One of the oldest and most prestigious tournaments is back, as ESL One Cologne is about to kick off
One of the oldest and most prestigious tournaments is back, as ESL One Cologne is about to kick off. Buckle up and hold on to your hats, because we are in for a good one with an abundance of top teams in attendance.
ESL One Cologne is one of the oldest and most prestigious tournaments in Counter-Strike. The event may have lost its major status back in 2016 but it continues to attract the best teams in the world. This year is no exception, as the tournament features nine out of the top ten teams in the world. Out of the sixteen teams in the competition, only BIG and MVP are ranked outside of the top twenty.
The format for the competition will be the same as the one we saw last week at the ESL Pro League Season 9 finals. The sixteen teams have been split up into two groups of eight and will play through a double-elimination GSL bracket. The opening matches will be best-of-one but the remainder of the tournament will be all best-of-threes, including a best-of-five to cap it off in the final.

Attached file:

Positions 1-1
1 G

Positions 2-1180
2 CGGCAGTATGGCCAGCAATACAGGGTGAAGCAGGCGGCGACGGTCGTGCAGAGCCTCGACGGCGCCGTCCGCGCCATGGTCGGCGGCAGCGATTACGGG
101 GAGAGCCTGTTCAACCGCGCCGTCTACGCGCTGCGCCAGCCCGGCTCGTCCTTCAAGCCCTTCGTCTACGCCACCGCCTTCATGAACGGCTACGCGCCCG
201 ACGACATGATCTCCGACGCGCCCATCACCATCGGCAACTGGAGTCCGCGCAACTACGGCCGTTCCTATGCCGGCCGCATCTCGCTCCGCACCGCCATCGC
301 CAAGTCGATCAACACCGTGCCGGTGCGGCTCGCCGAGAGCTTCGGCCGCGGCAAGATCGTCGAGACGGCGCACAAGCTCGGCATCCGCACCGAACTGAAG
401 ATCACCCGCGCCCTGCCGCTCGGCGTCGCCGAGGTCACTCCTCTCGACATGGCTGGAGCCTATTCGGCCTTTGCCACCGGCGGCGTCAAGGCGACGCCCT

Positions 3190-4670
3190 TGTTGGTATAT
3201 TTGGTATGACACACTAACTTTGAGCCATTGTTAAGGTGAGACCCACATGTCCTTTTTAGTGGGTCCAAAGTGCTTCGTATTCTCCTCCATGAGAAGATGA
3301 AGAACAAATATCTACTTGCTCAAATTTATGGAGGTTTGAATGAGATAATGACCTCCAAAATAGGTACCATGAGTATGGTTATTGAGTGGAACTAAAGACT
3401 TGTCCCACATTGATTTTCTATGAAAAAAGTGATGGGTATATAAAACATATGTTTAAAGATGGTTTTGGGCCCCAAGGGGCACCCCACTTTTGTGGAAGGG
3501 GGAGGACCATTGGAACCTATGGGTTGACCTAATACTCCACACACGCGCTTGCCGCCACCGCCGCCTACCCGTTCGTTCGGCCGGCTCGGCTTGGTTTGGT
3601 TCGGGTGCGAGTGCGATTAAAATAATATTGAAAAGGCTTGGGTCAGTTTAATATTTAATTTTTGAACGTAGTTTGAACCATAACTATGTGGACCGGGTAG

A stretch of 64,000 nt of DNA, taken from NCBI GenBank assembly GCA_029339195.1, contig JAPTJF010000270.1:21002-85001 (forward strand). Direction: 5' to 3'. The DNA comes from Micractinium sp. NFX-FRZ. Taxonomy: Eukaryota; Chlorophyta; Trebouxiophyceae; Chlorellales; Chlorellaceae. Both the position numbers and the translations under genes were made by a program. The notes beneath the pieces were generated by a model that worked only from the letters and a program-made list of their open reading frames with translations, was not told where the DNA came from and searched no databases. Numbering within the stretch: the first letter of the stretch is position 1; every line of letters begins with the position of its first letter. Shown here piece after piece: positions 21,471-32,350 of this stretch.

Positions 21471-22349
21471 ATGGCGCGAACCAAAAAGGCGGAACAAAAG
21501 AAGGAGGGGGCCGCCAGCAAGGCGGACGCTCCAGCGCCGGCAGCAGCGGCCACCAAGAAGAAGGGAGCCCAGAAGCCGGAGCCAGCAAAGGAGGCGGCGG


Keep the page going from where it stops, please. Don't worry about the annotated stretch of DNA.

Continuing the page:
Last year’s winner, Natus Vincere, will be back again after a month long hiatus. Like many other teams in the competition, they will be doing so with a new addition to their team after having picked up Boombl4 from Winstrike last month. Due to the fierce competition and the difficult format, the creme tends to rise to the top at ESL One Cologne. Previous winners at this event include NaVi, SK (now MIBR), fnatic and NiP — all teams that were ranked in the top three at the time of winning.
ESL One Cologne kicks off July 2 and will run for five days in total with the winner being crowned July 7.